Floods, fire, earthquakes, tornados and windstorms—these natural disasters can come unexpectedly, and wreak havoc on your business. So, how can you prepare for, and mitigate damage associated with, them? It starts with proper planning.
An integrated physical, IT and business continunity strategy will ensure that your organization is ready in the face of disaster. Read on for some tips to get started.
Physical Security Safeguards
A robust physical security system can help you proactively identify if, and when, a disaster strikes so that you can react quickly to minimize damage. While specific features may vary based on your geographic location and associated risks, consider:
- Fire alarms to notify you and authorities if your building catches on fire.
- Water sensors to detect flooding due to heavy rainfall or burst pipes.
- Temperature sensors to ensure that your building doesn’t get too hot or cold.
- Motion sensors and video surveillance to alert you if physical damage occurs to the outside of your building—whether from a fallen tree or storm debris.
If you’re able to identify threats and symptoms early, you may be able to reduce the overall damage done to your business—or avoid it completely.
That said, it’s also important to invest in proper business insurance. This way, if disaster hits hard, your business is able to recover financially in the aftermath.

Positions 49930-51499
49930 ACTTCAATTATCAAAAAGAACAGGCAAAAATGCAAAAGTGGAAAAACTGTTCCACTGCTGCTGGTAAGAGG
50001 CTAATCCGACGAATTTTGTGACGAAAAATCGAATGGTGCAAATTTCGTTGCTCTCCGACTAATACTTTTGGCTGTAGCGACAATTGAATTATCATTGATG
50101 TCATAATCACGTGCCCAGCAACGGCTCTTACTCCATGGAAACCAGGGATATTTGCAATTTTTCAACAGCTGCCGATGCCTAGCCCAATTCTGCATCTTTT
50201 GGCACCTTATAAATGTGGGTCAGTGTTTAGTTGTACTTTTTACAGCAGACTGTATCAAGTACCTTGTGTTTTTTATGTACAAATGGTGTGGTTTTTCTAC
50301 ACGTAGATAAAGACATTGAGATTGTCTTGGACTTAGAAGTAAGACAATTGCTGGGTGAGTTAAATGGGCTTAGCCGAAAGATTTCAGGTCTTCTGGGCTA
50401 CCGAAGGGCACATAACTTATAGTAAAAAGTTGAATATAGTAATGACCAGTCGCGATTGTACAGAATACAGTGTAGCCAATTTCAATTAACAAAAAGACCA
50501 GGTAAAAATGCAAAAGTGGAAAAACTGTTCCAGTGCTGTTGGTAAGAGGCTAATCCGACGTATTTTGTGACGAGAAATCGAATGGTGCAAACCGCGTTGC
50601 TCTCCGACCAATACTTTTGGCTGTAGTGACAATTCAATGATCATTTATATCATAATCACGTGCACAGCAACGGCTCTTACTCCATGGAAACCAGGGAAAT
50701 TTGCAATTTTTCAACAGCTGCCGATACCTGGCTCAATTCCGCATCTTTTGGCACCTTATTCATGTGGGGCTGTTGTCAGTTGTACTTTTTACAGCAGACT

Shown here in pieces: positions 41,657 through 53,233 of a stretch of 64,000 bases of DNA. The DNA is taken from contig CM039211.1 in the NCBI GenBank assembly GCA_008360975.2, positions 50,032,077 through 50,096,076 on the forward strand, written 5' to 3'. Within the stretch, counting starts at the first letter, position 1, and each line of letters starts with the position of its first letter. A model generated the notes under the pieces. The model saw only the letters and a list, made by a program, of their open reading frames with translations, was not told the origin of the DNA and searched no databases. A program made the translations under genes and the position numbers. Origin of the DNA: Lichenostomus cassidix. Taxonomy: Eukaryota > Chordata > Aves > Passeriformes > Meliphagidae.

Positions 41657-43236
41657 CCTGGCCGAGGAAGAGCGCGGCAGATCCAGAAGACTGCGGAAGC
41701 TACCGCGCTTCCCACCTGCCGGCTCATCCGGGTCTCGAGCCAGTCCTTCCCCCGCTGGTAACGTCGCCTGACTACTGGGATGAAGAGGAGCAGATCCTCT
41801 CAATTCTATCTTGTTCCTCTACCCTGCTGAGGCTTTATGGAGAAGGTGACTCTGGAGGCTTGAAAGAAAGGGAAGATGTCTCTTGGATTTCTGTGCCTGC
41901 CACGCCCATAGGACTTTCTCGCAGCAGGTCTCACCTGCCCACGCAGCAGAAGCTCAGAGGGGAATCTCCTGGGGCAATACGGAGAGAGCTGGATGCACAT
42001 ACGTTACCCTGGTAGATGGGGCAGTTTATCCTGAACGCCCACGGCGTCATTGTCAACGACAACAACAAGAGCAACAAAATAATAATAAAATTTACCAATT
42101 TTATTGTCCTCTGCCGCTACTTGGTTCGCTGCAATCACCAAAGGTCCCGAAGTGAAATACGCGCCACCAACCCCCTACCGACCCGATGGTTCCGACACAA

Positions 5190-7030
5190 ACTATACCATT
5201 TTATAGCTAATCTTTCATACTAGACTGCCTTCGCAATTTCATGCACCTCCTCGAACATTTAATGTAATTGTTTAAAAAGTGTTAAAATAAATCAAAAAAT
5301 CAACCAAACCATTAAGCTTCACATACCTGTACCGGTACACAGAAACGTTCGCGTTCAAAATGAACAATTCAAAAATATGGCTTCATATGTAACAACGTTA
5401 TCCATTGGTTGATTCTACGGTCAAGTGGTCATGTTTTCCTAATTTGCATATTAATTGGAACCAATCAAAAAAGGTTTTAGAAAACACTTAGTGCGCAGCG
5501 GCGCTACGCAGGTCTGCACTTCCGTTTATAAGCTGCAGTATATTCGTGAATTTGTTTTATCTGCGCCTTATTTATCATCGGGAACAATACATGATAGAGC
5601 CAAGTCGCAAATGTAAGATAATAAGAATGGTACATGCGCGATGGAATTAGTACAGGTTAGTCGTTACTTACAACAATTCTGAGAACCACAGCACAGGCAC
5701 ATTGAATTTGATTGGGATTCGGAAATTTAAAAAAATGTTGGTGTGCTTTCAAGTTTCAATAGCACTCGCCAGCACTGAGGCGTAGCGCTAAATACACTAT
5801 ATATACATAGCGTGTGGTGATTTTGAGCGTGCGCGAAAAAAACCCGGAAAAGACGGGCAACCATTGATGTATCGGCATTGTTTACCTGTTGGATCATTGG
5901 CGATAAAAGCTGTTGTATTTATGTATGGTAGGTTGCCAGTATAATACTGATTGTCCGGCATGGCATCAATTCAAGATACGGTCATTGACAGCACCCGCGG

Disaster Recovery and Business Continuity Plans
In addition to physical security, think too about safeguarding IT systems and business operations. Develop a disaster recovery plan, so that your business can continue running even if your physical building is under threat.
Map the technology, systems and data that are critical to sustained business, and where they reside. Plan for the worst, before the worst happens.
- Back up data both on- and offsite so that critical information is not lost.
- Establish timelines and processes for system recovery. Start with the most critical to get your business core up and running. If certain operations are extremely pivotal, consider completely redundant systems at offsite locations.
- Develop systems to allow employees to work remotely or at a backup site.
- Establish communication processes to alert employees, customers and other key stakeholders of the situation, next steps and pertinent information. Remember, that phone lines may not be available.
Businesses with a plan in place are more likely to recover in the wake of a disaster. Establish and practice yours today, so that you’re prepared for the unexpected.
Image Source: Thames a-rising